LONDON May 3 Some of Google's clients have
questioned its assertion that it does not sell to customers from
its London office, a key plank in its ability to operate almost
tax-free in Britain, a poll said on Friday.
The Drum, a magazine for marketing professionals, asked 80
ad buyers and digital agencies -- companies which purchase
advertising products on behalf of clients -- about their
dealings with Google's London office and their interaction with
the office in Dublin.
Of the 29 which replied to survey, "Almost 80 per cent of
respondents said they dealt with London when buying Google
advertising. Around 14 per cent said they used Dublin, the
remainder said they did not know," an article posted on The
Drum's website said.
Google Inc says it sells all adverting in the UK,
France and Germany from its Dublin office. It declined to
comment on Friday on the details of the survey.
Corporate tax avoidance has become a hot political issue in
Britain amid austerity measures to pay for the banking crisis.
British Prime Minister David Cameron has said he is working
to address the problem and plans to put it on the agenda for the
G8 meeting of the world's largest economies to be held in
Northern Ireland in June.
From 2006 to 2011, Google generated $18 billion in revenues
from the UK, according to statutory filings, and Google UK paid
just $16 million in taxes, its accounts show.
"When asked what they considered they were doing when
dealing with Google's London team, 76 per cent said they
considered they were buying from them. 17 per cent said they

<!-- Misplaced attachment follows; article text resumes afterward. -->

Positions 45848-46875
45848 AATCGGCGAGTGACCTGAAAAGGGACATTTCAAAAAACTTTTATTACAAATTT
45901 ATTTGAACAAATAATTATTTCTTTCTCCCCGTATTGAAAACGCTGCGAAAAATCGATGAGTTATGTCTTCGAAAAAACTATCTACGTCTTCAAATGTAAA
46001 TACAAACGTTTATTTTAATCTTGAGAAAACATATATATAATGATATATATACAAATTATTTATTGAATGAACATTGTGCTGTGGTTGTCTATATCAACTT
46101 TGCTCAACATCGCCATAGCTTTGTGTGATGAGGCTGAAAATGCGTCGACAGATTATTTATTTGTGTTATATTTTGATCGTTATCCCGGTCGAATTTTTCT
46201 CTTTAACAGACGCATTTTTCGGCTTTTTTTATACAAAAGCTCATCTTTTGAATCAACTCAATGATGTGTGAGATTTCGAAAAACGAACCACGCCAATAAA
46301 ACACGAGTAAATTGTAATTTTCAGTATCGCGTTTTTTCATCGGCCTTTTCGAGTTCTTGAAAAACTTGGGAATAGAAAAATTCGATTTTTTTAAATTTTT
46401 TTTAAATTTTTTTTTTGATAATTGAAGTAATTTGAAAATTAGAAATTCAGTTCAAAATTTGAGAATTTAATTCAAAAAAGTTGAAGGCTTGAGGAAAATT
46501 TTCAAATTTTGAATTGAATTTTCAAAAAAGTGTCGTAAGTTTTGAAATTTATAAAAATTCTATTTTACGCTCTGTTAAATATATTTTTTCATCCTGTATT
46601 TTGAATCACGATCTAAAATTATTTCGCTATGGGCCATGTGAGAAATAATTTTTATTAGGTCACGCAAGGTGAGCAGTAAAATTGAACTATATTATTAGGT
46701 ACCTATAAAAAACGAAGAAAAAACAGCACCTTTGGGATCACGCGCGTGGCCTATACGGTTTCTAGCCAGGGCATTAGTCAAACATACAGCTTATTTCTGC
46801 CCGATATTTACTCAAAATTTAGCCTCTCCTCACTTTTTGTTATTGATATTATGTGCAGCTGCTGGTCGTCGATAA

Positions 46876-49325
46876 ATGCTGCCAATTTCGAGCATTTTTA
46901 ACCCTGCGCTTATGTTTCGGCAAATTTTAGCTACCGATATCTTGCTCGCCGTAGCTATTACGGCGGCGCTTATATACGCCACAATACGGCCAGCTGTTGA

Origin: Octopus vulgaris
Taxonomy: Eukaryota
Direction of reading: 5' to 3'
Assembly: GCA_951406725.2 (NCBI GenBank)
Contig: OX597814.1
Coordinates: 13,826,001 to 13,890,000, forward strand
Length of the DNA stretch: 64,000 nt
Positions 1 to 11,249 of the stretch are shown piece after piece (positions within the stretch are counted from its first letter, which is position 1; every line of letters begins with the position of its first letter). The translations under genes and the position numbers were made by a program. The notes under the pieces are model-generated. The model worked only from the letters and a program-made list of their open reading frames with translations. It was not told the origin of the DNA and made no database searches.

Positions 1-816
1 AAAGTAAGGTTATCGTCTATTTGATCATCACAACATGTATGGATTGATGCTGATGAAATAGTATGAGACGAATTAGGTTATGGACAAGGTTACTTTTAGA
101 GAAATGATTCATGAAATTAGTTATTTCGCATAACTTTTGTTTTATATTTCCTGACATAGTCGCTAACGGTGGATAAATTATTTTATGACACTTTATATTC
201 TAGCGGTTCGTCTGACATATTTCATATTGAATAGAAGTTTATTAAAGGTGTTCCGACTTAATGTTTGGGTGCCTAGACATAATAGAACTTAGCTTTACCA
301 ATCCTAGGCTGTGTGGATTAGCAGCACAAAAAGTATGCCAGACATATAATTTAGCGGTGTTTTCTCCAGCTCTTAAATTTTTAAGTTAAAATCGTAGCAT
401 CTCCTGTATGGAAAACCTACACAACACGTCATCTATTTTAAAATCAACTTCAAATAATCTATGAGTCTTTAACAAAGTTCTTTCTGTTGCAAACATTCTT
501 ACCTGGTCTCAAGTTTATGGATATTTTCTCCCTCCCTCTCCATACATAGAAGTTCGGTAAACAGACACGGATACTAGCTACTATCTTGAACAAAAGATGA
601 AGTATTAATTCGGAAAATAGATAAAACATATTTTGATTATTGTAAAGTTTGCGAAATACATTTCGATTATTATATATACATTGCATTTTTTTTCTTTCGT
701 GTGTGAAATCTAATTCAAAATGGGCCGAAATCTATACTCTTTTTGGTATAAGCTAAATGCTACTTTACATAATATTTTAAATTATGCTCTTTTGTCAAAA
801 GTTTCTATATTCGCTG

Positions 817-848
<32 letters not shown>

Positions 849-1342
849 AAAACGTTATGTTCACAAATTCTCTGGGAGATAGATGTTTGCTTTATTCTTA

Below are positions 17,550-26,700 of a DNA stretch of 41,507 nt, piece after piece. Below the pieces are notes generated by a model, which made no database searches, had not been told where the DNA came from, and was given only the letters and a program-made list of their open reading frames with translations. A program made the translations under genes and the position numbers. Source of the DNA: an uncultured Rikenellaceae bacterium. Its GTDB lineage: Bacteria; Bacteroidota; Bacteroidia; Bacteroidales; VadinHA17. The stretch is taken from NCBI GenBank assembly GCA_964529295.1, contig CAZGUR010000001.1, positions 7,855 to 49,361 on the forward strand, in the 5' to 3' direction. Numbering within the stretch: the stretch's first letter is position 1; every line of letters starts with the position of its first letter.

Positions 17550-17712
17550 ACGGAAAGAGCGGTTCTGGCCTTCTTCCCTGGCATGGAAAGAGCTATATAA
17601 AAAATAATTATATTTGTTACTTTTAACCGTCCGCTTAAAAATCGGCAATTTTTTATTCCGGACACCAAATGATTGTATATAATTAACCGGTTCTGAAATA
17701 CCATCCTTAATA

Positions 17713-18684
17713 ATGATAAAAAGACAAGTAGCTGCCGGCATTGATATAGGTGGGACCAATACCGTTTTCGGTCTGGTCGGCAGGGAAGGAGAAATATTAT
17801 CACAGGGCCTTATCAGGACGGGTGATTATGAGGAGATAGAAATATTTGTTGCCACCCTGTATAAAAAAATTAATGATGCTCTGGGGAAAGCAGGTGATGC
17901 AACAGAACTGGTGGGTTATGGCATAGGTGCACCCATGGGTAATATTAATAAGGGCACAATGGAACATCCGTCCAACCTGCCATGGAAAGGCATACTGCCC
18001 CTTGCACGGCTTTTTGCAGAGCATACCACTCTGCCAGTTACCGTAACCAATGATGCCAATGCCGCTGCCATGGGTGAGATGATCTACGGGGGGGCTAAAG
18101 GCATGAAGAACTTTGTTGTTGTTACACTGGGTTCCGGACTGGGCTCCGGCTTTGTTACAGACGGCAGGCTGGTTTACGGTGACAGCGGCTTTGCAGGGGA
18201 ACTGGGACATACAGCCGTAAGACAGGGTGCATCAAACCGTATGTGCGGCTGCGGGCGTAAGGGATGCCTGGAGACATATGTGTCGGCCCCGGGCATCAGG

were receiving general advice in order to buy through Dublin,"
the Drum report added.
When asked what they considered to be the primary role of
Google's London advertising team, 80 percent said "sales", while
17 percent said "support", the report said.
Earlier this week British lawmakers said they planned to
call Google back to testify to a parliamentary committee after
Reuters revealed the company advertised for UK staff to
"negotiate" and "close" deals, despite a Google executive
telling the committee in November that UK staff did not sell to
The profiles of around 150 London-based employees on the
LinkedIn networking website said they were involved in
formulating sales strategy, managing sales teams, closing deals
or other sales work.
Google has denied misleading lawmakers and said it complied
with UK tax law. Google says it employs around 1,000
London-based "digital consultants" who educate customers about
the benefit of Google products.
It said these people did "encourage" clients to buy but said
all selling was done by "a couple of hundred" staff in Dublin.
The company declined to say specifically how the process of
selling was divided between Dublin and London or whether this
involved London staff negotiating contracts which were then
rubber-stamped by Dublin.
It said: "We accept that the wording of some job adverts may
have been confusing and we are working to make it clearer."
Under international tax law, companies are allowed to engage
in promotional work in a country without creating a tax
residence but lawyers and academics said negotiating on British
soil could mean Google's UK revenues became assessable for
income UK tax purposes.
Currently, Google UK receives fees from Google Ireland that
are intended to cover Google UK's costs, plus a small premium.